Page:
Parallels abound between the two stories:
- Balaam journeyed (with two servants, Num. 22:22) westward to bring his prophecy to Balak, the wicked king of Moab, just as the Magi brought their knowledge westward to Jerusalem and the wicked king Herod.
- Balak wished to curse and destroy Israel so as to preserve his own throne. Herod plotted to kill Christ—the New Israel—hoping to remain king himself.
- In both cases, God used the pagan magicians to preserve the “seed” of Jacob (Num. 24:5–7) and the “child” (Matt. 2:11–15).
- God blessed Israel through Balaam’s “vision of the Almighty” (Num 24:4), and He saved the Christ-child through a “dream” of the Magi and by Joseph’s “dream” of the “angel of the Lord” (Matt. 2:12–13).
- When the roles of the two parties ended, they quietly depart from their respective scenes, returning to their own lands (Num 24:25; Matt. 2:12). We are left with God’s overseeing Providence as the emphasis, not the role or persons of man.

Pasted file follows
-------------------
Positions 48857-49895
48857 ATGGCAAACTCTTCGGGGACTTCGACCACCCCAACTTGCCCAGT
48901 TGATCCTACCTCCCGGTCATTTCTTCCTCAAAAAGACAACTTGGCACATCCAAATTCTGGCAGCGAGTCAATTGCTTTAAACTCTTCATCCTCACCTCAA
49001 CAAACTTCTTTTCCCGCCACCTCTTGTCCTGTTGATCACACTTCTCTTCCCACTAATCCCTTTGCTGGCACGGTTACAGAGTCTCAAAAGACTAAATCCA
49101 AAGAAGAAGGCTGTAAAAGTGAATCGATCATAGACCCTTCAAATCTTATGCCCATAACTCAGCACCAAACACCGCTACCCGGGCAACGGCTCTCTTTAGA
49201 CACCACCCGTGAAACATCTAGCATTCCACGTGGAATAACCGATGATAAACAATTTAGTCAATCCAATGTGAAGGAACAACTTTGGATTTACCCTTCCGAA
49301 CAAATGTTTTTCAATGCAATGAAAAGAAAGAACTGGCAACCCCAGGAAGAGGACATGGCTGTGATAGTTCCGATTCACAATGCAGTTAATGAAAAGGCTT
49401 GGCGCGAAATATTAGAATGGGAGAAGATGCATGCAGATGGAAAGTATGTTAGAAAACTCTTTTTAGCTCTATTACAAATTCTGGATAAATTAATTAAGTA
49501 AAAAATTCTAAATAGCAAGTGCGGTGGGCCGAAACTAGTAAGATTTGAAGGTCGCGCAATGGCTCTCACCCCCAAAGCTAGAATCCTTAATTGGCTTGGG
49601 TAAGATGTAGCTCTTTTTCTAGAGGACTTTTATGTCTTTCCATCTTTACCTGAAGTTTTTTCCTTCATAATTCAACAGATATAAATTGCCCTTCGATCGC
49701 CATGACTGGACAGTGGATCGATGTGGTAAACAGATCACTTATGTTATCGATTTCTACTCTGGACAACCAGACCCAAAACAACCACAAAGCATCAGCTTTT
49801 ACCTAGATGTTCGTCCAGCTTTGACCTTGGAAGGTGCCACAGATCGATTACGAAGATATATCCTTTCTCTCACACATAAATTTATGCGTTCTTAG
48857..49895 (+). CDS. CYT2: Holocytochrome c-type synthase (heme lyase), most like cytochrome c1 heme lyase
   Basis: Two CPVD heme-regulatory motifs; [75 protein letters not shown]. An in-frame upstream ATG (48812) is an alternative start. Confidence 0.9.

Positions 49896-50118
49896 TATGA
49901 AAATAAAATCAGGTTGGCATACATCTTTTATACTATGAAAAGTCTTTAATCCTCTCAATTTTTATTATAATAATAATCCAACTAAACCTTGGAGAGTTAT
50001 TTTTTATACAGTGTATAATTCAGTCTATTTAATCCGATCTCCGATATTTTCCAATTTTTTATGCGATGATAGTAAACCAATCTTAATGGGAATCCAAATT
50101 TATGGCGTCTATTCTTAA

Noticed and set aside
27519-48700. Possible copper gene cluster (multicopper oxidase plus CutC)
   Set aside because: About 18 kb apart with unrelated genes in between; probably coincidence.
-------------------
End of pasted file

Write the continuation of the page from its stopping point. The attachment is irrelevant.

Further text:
In addition, the most striking commonality, and the most relevant for this article, is Balaam’s prophecy of the “Star of Jacob.” The seer spoke:
I see him, but not now; I behold him, but not near; A star shall come forth from Jacob, A scepter shall rise from Israel, And shall crush through the forehead of Moab, And tear down all the sons of Sheth. Edom shall be a possession, Seir, its enemies, also will be a possession, While Israel performs valiantly. One from Jacob shall have dominion, And will destroy the remnant from the city (Num. 24:17).
In fulfillment of Balaam’s prophecy, Matthew begins the second chapter of his gospel by informing his readers that Magi from the east arrived in Jerusalem looking for the one who had “been born King of the Jews” (Matt. 2:2). They announce to Herod that they have seen His star and have come to worship him. Even though the Magi knew to come to Jerusalem (after all, they saw the star that heralded the King of the Jews), they did not know where to find the baby. Their astrology (general revelation) could only get them so far, the Scriptures (special revelation) needed to be consulted in order for the Magi to complete their search. J. Gresham Machen makes the point well: